Articles Tagged with Class Action

Published on:

“This washer is supposed to be top of the line material!” This type of frustration has been voiced by a significant number of LG washer owners during the past few years. LG promotes their washers as “energy efficient” and tout their LG TrueBalance anti-vibration system as being “designed to reduce washer noise and vibration for smooth, quiet performance in any room of the house[.]” Unfortunately, LG washers and their TrueBalance technology has been anything but “top of the line.” Consumers around the country have observed LG washers continually running into “rebalancing” issues—generally identified by the error code “UE” flashing on the machine screen—that force consumers to pay for new control panels and/or software fixes, as well as causing the washers to use more water and energy than normal so as to avoid future “rebalancing” issues.

lg

Pictured: “rebalancing issues”

Ironically, the problems consumers are experiencing are the very problems that the TrueBalance technology was designed (and advertised) to address and resolve. Indeed, the “UE” error code signifying the LG washers’ breakdown may as well stand for “Unfulfilled Expectations.” To hear consumers tell it: Continue reading

Published on:

ez-flo-1-300x200

Has your plumbing gone awry? Do any of your home appliances use water supply lines from EZ- FLO International, Inc.? Well, that may not be just a coincidence. According to a number of consumers, EZ-FLO water supply lines—the flexible tubing that is either covered with braided stainless steel or brass, or non-braided plastic, used to supply water to faucets, dishwashers, toilets, ice makers and other household fixtures—have been at the center of leaks around the country­­. These water supply lines often look like this:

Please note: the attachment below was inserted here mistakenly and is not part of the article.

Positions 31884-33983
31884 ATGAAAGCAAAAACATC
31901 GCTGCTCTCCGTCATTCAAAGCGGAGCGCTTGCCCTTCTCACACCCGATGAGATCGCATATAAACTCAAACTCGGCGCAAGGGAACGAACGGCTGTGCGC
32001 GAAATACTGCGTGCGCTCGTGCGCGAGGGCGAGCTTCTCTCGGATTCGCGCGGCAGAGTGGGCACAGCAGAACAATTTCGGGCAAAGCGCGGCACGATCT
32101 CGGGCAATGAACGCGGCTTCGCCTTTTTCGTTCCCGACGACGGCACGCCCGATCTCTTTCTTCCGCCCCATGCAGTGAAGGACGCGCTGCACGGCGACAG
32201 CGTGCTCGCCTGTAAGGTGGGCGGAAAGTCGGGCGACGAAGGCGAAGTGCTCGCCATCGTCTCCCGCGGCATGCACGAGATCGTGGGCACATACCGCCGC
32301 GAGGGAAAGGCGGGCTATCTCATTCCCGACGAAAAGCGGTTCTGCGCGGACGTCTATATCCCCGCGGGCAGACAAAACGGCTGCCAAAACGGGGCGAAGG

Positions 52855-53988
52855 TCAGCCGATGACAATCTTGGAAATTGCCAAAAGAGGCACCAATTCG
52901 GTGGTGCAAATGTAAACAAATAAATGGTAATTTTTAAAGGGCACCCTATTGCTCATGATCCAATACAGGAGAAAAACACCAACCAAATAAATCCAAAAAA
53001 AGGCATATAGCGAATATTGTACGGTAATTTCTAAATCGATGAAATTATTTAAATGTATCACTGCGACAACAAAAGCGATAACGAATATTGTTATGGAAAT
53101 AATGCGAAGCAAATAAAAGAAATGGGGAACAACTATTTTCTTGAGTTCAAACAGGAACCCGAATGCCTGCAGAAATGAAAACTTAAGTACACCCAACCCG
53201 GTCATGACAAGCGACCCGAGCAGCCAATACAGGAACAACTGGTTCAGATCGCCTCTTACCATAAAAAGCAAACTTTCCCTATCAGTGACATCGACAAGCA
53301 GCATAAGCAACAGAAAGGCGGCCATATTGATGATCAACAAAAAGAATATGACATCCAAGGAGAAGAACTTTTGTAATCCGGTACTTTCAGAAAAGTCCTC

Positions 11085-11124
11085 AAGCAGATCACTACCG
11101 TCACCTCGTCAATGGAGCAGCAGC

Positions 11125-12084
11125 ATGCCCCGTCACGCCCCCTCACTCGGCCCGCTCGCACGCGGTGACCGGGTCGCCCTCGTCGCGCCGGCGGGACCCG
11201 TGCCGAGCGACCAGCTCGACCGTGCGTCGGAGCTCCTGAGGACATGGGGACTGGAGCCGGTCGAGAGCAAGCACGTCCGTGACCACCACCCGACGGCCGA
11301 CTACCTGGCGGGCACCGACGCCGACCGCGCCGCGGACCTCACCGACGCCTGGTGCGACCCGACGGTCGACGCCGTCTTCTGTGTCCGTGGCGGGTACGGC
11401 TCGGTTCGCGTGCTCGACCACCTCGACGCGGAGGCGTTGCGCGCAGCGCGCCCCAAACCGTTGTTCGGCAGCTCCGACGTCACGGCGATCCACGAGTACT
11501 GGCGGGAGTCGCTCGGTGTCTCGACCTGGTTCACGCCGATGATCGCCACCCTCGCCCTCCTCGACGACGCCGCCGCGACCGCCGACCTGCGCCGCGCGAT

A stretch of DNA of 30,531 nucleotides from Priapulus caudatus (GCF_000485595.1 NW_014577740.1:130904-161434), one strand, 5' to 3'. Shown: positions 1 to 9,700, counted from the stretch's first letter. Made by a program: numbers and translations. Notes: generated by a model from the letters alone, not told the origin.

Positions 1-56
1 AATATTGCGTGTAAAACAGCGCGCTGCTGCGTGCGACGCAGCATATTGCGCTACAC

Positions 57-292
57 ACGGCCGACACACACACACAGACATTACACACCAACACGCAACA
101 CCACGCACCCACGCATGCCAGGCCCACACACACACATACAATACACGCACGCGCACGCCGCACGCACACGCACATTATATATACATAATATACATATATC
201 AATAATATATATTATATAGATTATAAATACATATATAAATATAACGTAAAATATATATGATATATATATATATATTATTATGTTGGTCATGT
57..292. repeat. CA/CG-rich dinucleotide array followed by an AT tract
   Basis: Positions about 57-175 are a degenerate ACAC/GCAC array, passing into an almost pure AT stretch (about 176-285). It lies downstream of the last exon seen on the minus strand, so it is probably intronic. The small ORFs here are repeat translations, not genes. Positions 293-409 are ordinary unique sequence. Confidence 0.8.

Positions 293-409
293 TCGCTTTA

ezflo-2-300x165

Considering the number of different places EZ-FLO water supply lines can be located throughout our homes, this is important information for any consumer! Comments for dishwasher supply lines include:

 

It has only been installed for 5 months and already the water line is leaking just before the connector. It was a slow drip and ruined our wood floors.

All 6 water supply lines that came leaked and had to be replaced by new ones bought at [L]owes, products were cheap but are not I got what I paid for, I wish I could return just the water lines but I don’t think amazon will allow me to do that. Don’t buy this product unless you only need the power cord.

Continue reading

Published on:

CCMS HAS ENDED ITS INVESTIGATION INTO THIS ISSUE.

Rock-hard, 6-pack abs … we all want them, right? If you live in America and watch enough late-night television, you’ve probably seen commercials for everything from the “Ab Roller” to “8 Minute Abs” and everything in between. And it’s clear why—Americans want to look good, but due to our busy lifestyles we want to do as little as possible while still maximizing results. Enter the Flex Belt, Slendertone and Contour ab belt systems: wearable electrical-stimulation belts that tie around your stomach and force your abdominal muscles to contract repeatedly for anywhere from a few sections to a few minutes. Both products are manufactured by the same Ireland-based company and make identical promises: “TONE, TIGHTEN, FIRM AND STRENGTHEN YOUR ABS” … “Get strong, toned abs in weeks” . . . “Slendertone toning products include everything you need to tone, firm and strengthen your muscles. All Slendertone products are clinically proven to deliver results.” And according to the Flex Belt website: